Goodnight, Soldier

He couldn’t sleep. He didn’t want to know why.

Those images kept coming back no matter what he did; they kept filling his mind, leaving him no choice but to look at them. They were of men who had a hand missing, of others without a foot or a leg, some with no hands at all. They were lying in beds and sitting in wheelchairs, wheelchairs that were intended for the crippled, the defective, the elderly. But these were all young men, strong and healthy young men, with their whole great lives ahead of them.

He clenched his fists, as if to beat them away, but that didn’t work. Instead, he saw, with a hard, unmerciful clarity, a young man’s uplifted and cheerful face, the face of the man who had no legs. He had no legs because a roadside bomb had gleefully ripped them off. He had no legs because a vicious, mindless follower of Islam lived and breathed and ran about on his two legs in order that he could maim and kill and destroy. He had no legs because his leaders fought bombs with bullets and checkpoints and friendly diplomatic meetings and altruistic concerns for the dark temples of a savage religion.

“Something should be done”.

He heard it faintly at first, as he sat in the dim light. What was it? “Something should be done”. Yes, that was it, but it wasn’t outside, it was in his own mind, and it kept repeating, like a far away echo. Then it began to beat louder, getting closer and closer, marching, marching inexorably through the hallway of his mind. Other voices came to do battle: there were many voices crying, “What’s going to be your legacy!” “Think about your place in history!” “Make sure our allies are with us!” Don’t go it alone!” “Love thine enemy!” And he saw the hollow smiles, the glossy, too-wide, empty smiles of foreign leaders, of men who stood on two feet with two legs.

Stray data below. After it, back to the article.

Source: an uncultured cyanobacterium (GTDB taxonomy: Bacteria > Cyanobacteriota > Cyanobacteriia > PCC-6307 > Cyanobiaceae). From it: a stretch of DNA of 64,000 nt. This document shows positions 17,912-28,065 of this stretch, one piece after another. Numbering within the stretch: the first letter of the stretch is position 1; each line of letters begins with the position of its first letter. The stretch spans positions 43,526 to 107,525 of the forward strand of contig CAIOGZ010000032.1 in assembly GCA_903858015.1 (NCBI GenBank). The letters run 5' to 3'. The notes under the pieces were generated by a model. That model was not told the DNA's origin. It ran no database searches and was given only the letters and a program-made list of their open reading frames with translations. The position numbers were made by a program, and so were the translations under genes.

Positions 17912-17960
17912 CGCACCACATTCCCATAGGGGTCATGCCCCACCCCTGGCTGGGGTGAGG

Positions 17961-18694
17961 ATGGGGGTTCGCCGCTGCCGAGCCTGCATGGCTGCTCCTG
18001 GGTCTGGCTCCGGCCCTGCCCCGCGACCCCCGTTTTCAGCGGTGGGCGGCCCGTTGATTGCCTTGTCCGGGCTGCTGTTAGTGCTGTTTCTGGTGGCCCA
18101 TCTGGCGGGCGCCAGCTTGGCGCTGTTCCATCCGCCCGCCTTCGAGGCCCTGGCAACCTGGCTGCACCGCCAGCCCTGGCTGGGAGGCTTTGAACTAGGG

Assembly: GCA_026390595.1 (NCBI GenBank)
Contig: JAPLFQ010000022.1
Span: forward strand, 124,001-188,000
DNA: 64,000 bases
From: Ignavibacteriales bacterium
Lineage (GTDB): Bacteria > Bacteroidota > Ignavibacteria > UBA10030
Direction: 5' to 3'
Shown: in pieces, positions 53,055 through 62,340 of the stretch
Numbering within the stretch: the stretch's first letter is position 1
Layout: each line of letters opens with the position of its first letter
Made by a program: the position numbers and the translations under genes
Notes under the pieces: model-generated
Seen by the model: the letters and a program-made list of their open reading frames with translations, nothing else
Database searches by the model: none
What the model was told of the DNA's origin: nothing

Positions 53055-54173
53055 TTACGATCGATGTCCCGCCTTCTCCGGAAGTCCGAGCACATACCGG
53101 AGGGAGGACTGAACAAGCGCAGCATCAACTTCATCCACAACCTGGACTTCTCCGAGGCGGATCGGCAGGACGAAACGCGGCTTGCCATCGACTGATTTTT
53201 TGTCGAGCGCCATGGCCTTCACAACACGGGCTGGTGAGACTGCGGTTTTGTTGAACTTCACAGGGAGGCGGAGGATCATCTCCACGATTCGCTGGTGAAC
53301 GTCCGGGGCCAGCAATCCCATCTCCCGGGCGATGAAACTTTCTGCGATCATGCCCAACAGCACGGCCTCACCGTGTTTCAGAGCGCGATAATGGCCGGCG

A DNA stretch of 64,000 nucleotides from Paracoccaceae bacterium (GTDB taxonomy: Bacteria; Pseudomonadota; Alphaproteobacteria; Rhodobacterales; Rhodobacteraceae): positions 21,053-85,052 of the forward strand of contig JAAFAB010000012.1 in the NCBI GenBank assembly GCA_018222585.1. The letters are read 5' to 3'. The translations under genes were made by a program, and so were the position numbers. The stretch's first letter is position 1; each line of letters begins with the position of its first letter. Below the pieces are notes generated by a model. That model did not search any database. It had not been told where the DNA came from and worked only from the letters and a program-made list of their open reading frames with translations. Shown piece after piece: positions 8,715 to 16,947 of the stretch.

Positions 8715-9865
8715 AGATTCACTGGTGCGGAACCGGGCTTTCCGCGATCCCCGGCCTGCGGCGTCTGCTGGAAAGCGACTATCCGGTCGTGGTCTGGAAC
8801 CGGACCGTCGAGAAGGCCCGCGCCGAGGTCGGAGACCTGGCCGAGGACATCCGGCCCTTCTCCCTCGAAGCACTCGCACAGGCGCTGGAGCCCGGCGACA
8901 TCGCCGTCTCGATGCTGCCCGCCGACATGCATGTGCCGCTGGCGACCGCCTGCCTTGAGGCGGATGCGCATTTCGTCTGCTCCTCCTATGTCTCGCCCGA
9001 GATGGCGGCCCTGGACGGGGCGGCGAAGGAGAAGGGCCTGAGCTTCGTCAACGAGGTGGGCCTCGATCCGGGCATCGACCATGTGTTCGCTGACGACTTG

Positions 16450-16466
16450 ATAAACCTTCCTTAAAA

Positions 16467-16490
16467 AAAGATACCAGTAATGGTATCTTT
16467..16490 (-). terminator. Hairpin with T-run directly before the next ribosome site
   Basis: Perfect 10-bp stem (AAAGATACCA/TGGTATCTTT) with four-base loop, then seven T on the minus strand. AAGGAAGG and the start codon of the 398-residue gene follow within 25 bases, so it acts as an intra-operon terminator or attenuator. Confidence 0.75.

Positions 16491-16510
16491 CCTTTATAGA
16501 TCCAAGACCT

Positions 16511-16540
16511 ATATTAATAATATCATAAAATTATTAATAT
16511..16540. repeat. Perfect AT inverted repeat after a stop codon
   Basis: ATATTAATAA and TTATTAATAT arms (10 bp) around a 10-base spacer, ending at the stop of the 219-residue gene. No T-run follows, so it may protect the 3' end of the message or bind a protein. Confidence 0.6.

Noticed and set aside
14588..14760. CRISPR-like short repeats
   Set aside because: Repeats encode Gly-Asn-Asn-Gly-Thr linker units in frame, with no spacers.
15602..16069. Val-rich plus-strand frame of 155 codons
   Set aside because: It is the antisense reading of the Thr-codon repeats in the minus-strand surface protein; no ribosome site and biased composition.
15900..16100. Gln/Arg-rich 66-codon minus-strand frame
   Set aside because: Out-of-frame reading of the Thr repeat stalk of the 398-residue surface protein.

“Something should be done! Something should be done!” filled the whole room of his mind now. There was no escaping it. He twisted his way out of his bed through an aching pain that seemed to clamp his whole body. He stood up, switched on a light and looked into the mirror. He saw that he wasn’t smiling and that despite a life of compromise and capitulation, of actions not taken because of real and imaginary disapproval of others, there was still a trace of goodness, a last touch of honesty, a shred of genuine love for America, a few remaining faint lines of self-respect, in that face.

He then wondered if that young man, the man with no legs, had seen it. Is that why he had looked up with that full, innocent trust in his eyes and reached out an eager hand to shake his? “Something should be done!” There had been warmth and strength in that hand, an abundance of living will. Had his own hand transmitted the same warmth, the same strength? Then he thought, “He’s old enough to be my son.”


Darrell Cooper, the President of the United States of America, calmly picked up the special phone and, straightening his shoulders, looking at himself in the mirror under the bright light, said, “I want an atomic bomb dropped on Tehran, and another one on Mecca, simultaneously, within twelve hours.” He then hung up the phone, switched off the light and laid down. He pictured the young man’s face again, felt a responding smile in his own face, closed his eyes and went peacefully to sleep.

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